• Comcast's Net Neutrality Promises Spark Skepticism
    The Internet Association is publicly asking Comcast why it's fighting to roll back the net neutrality rules if it doesn't plan to block, slow or throttle content.
  • Google, Facebook, Other Tech Companies Weigh In On Battle Over Paparazzi Photos
    A battle over celebrity photos has drawn the attention of Silicon Valley's biggest players, who say a recent court decision could harm tech companies, consumers and copyright owners alike.
  • Republican Lawmaker Introduces New Online Privacy Bill
    The same lawmaker who spearheaded the effort to repeal the FCC's broadband privacy rules is introducing a bill that would regulate how ISPs and other companies share data.
  • FCC's O'Rielly Hopes To Block State Privacy Laws
    States should be prohibited "from enacting their own privacy burdens on what is by all means an interstate information service," FCC Commissioner Michael O'Rielly says.
  • Turn Faces Skeptical Judges In Battle Over Zombie Cookies
    Ad company Turn was met with a skeptical reception today in court, where the company argued that wireless users don't have the right to pursue a privacy lawsuit.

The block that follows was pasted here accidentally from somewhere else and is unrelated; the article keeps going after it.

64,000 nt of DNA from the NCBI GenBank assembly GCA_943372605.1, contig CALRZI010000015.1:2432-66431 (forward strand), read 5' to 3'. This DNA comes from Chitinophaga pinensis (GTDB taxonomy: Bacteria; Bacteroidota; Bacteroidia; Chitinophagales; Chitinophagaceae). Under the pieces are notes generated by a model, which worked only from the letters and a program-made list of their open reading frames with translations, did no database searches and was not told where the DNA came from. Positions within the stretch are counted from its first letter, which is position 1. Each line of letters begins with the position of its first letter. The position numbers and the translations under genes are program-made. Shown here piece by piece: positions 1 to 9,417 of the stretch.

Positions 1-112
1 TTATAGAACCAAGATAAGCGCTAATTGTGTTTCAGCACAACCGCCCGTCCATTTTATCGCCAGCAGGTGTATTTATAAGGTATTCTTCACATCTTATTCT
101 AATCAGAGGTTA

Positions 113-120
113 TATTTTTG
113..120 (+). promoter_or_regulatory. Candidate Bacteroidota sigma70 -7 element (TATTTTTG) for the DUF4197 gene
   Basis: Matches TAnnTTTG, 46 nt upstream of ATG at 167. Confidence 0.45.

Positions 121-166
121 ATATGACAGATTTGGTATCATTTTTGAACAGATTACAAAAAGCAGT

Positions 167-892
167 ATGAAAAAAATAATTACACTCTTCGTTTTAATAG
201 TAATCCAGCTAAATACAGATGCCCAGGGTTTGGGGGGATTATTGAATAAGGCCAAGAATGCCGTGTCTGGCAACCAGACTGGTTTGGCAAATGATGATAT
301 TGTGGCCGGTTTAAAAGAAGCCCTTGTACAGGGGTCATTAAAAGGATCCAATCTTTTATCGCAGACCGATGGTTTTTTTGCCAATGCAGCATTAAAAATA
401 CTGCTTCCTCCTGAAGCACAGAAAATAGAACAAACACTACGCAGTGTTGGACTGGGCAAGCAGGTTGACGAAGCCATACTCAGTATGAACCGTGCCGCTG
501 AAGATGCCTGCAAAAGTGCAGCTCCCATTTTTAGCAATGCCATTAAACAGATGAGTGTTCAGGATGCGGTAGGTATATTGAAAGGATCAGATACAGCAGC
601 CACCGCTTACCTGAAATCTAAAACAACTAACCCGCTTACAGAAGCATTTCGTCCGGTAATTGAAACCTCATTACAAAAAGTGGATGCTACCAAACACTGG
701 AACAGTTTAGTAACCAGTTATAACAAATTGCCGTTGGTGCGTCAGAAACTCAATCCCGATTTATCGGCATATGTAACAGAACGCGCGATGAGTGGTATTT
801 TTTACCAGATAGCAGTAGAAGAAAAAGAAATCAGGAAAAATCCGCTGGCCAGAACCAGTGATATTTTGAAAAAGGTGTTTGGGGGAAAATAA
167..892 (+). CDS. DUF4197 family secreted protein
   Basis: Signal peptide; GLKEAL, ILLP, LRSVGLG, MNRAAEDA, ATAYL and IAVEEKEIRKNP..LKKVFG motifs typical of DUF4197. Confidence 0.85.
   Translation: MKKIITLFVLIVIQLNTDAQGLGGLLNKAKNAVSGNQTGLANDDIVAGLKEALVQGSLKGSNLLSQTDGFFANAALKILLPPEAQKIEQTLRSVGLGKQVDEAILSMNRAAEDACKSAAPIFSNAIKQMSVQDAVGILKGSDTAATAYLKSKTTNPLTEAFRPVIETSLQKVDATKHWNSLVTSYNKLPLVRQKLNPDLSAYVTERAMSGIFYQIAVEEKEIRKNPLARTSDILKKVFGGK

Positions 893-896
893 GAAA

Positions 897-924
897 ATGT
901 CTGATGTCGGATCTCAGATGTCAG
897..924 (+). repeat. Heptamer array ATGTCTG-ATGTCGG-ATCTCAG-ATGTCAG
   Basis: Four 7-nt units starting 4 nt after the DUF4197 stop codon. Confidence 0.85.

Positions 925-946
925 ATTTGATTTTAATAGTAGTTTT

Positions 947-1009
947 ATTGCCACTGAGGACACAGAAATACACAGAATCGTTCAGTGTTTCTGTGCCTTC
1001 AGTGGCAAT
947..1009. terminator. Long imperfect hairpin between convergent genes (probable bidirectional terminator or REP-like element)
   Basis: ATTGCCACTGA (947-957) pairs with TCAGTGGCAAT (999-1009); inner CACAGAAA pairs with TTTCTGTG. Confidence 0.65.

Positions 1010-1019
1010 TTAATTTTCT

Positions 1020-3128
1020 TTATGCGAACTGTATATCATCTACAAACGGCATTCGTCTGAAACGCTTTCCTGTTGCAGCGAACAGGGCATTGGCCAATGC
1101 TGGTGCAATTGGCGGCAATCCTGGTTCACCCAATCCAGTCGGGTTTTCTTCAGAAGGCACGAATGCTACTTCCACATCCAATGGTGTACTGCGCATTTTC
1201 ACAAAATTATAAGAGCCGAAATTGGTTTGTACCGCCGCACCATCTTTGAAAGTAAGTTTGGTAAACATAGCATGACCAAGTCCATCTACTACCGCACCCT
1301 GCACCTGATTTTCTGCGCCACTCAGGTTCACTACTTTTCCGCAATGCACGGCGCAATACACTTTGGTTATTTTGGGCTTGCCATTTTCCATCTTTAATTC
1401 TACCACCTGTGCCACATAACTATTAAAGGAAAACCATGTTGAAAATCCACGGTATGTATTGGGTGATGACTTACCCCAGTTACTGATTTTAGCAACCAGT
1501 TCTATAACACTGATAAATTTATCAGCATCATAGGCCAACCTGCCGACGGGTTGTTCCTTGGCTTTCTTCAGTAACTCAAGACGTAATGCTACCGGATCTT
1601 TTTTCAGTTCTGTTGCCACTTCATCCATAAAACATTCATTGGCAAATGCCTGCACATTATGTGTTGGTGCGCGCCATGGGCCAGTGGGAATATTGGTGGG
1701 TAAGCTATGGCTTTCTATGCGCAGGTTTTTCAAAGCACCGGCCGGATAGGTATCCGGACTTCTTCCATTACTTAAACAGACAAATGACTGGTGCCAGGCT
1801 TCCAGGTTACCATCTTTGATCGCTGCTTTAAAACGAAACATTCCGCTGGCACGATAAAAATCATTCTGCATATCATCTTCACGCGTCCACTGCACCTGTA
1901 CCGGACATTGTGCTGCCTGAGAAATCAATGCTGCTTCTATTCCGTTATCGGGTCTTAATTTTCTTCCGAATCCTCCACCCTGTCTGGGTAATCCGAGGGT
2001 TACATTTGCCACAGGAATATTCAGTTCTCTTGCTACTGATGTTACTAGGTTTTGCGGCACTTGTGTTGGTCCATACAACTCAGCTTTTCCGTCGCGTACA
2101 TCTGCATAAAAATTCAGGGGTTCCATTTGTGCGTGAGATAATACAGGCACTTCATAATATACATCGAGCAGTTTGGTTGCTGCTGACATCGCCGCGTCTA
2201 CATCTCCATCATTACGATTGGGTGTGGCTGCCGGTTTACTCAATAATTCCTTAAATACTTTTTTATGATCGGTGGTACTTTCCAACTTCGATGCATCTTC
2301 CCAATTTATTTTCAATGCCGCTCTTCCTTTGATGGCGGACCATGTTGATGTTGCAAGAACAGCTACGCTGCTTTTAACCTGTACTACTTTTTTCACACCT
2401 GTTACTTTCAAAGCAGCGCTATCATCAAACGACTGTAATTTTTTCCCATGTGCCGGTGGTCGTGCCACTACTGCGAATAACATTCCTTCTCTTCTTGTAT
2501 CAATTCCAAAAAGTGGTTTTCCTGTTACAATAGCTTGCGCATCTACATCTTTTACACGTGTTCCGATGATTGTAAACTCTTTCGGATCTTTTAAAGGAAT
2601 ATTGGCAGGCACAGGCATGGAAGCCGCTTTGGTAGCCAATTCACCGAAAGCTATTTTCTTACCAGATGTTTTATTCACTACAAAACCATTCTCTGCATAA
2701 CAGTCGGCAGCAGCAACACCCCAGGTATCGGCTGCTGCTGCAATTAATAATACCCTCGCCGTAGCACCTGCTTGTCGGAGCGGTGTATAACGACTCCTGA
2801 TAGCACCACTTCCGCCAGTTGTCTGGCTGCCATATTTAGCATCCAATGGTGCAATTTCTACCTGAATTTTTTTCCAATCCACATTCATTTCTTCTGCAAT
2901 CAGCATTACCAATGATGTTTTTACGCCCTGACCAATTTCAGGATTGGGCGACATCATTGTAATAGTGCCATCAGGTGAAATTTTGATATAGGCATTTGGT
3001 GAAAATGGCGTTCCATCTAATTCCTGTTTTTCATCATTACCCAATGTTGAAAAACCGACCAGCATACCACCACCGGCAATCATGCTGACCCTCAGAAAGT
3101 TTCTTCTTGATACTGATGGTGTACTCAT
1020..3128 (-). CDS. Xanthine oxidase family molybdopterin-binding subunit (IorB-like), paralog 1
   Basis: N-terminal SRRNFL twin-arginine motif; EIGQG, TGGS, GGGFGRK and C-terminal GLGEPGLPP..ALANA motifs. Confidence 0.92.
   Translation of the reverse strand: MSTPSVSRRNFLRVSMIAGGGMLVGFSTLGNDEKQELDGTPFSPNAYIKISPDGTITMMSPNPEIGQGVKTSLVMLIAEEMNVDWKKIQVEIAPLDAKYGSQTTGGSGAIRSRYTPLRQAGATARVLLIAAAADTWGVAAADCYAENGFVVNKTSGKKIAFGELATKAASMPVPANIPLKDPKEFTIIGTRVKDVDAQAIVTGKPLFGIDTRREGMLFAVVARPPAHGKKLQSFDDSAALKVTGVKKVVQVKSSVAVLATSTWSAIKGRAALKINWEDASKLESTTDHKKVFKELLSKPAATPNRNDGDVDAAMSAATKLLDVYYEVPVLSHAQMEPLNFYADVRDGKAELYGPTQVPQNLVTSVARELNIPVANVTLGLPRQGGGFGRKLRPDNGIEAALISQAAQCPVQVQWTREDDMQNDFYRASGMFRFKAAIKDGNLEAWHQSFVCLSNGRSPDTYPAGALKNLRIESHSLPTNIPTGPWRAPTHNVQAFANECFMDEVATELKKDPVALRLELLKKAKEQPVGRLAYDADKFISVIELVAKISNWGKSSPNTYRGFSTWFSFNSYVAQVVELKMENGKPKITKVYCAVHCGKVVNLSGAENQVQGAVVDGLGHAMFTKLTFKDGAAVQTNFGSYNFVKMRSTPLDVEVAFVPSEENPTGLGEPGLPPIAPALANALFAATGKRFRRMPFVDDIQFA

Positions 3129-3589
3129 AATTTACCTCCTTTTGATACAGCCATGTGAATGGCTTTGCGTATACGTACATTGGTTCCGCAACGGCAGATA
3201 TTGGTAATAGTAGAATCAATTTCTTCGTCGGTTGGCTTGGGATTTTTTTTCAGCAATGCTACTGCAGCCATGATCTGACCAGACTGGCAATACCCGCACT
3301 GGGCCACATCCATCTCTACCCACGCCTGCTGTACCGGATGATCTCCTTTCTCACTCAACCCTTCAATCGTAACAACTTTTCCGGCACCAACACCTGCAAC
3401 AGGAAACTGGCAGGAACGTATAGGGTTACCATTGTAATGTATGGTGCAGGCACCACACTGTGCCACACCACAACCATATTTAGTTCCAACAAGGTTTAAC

• Broadband Privacy Bill Unveiled In New Jersey
    A New Jersey lawmaker has introduced a bill that would prohibit ISPs from disclosing subscribers' Web-browsing histories without their consent.
  • Wikipedia Sides With LiveJournal In Fight Over Paparazzi Photos
    The online encyclopedia Wikipedia, digital rights groups and library associations urge an appellate court to reconsider its ruling in a battle over photos of Katy Perry and Beyonce.
  • Sprint And T-Mobile Mull Merger
    For the second time in three years, wireless carriers Sprint and T-Mobile are discussing a merger.
  • Seller Of 'Used' iTunes Tracks Exploited Record Labels, Capitol Argues
    "ReDigi surely undermined incentives for artistic creativity," Capitol argues in papers filed with a federal appellate court.
  • Senators Demand Answers About FCC Site Crash
    "Any potentially hostile cyber activities that prevent Americans from being able to participate in a fair and transparent process must be treated as a serious issue," lawmakers tell the FCC.
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